Behind the Santa Maria, the landmark water tower has been converted for use as a Camera obscura.  On sunny days it is quite amusing to look up at the ceiling to view all of Tavira reflected there.  The charge is small and refreshments can be taken while you wait your turn.  Much grander refreshment is available at nearby restaurant A Ver, “the view”.  Outside tables provide one of Tavira’s finest, but at a cost.  The lunchtime menu is more reasonable, if you can’t resist the experience.

Conversion of fine buildings is almost a compulsion in Tavira and I watched with immense pride the reconstruction of the Convento de Graca, now a pousada– a state owned hotel.  The cloisters are stunning and it’s a place I would love to stay if I didn’t have a home here.

I can wander for hours in the back streets, noticing the detail on different buildings and choosing from the endless supply of pastelaria, the cafes the Portuguese love so much.  Almost all of the cakes are almond based and sticky sweet, delicious with a bica, the small strong hit of coffee.  My favourite remains the traditional pastel de nata, the custard tart- I was hooked from that very first bite.

Bandstand-vertical

Bandstand in riverside gardens,complete with terrapin

Blue tile building

One of many beautifully tiled buildings

Military Quarter

Military Quarter

Mercado-fish exhibition

Tavira repays wandering, with many peaceful small squares and unpredictable buildings: the Military Quarter on Rua do Poeta, with its soldiers reclining on the roof and the immaculate parade ground within; the new library with its designer-look corten steel wall; the old Mercado beside the river, now home to restaurants and shops and quirky exhibitions.  Most of all, the numerous churches, each so different in character.  These days I regard it a personal triumph if I can find open a church that I have not been inside.  The opening hours are somewhat unpredictable.  Another lovely place to linger with a book, or just to sit – the gardens of the Igreja de Sao Francisco, off Praca Zacarias Guerreiro.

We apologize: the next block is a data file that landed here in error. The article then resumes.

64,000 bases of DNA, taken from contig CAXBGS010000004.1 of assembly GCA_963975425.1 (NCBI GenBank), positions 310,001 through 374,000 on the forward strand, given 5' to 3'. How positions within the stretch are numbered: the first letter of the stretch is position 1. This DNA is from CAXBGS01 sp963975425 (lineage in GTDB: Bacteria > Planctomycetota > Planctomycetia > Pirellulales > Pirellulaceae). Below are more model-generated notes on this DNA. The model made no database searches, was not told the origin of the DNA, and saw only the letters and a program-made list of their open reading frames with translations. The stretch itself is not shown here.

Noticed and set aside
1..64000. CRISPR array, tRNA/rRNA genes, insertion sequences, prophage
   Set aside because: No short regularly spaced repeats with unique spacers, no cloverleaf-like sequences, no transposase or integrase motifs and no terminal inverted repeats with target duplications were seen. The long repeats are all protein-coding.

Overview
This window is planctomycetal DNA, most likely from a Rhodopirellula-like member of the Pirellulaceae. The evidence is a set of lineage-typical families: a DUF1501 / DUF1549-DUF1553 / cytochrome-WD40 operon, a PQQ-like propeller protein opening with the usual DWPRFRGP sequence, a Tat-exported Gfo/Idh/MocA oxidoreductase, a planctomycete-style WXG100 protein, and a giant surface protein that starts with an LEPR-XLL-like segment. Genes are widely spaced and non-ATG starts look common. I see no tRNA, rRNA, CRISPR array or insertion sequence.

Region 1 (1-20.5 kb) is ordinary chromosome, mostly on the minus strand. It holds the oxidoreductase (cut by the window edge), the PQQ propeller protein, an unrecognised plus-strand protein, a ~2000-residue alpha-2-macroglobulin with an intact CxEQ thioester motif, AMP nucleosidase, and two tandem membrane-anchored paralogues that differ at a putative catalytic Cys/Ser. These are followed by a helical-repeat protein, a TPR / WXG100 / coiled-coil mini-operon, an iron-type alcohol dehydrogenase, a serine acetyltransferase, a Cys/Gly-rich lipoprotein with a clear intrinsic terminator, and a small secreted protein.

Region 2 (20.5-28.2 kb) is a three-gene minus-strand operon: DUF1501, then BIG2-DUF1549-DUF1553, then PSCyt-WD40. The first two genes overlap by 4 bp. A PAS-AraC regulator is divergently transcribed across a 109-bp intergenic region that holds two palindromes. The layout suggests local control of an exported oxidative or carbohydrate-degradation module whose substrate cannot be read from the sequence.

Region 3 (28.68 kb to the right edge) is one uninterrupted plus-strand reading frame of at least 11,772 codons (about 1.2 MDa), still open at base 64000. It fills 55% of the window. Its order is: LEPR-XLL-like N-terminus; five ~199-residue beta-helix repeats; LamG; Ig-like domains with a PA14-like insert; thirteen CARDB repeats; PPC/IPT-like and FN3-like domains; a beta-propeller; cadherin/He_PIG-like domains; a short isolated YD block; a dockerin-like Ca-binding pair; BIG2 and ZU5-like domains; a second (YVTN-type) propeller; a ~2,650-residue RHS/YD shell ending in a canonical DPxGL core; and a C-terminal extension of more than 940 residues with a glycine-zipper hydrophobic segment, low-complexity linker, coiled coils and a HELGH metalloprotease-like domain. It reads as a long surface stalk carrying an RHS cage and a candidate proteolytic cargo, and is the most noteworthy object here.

Weir at sunset

Sunset Ponte Romano

Sun sets on the Ponte Romano

Shoreline at sunset

That view again!

Always, as evening descends, I’m drawn back to the waterfront, stilled from the bustle of the day.  Seated outside our old friend, café Anazu, many evenings have come and gone, watching the swifts dart about, and sipping at a port wine.  It isn’t easy to do justice to this place, and the calm I feel on my return.  Nor have I yet mentioned Tavira Island and our numerous boat trips, for they are the subject of a different blog. To be fair, I suspect that the more northerly Tomar with its winding river and Convento, of which I have already written in Festa dos Tabuleiros, is a better comparison with Durham.  Nao faz mal as they say in Portugal- it doesn’t really matter.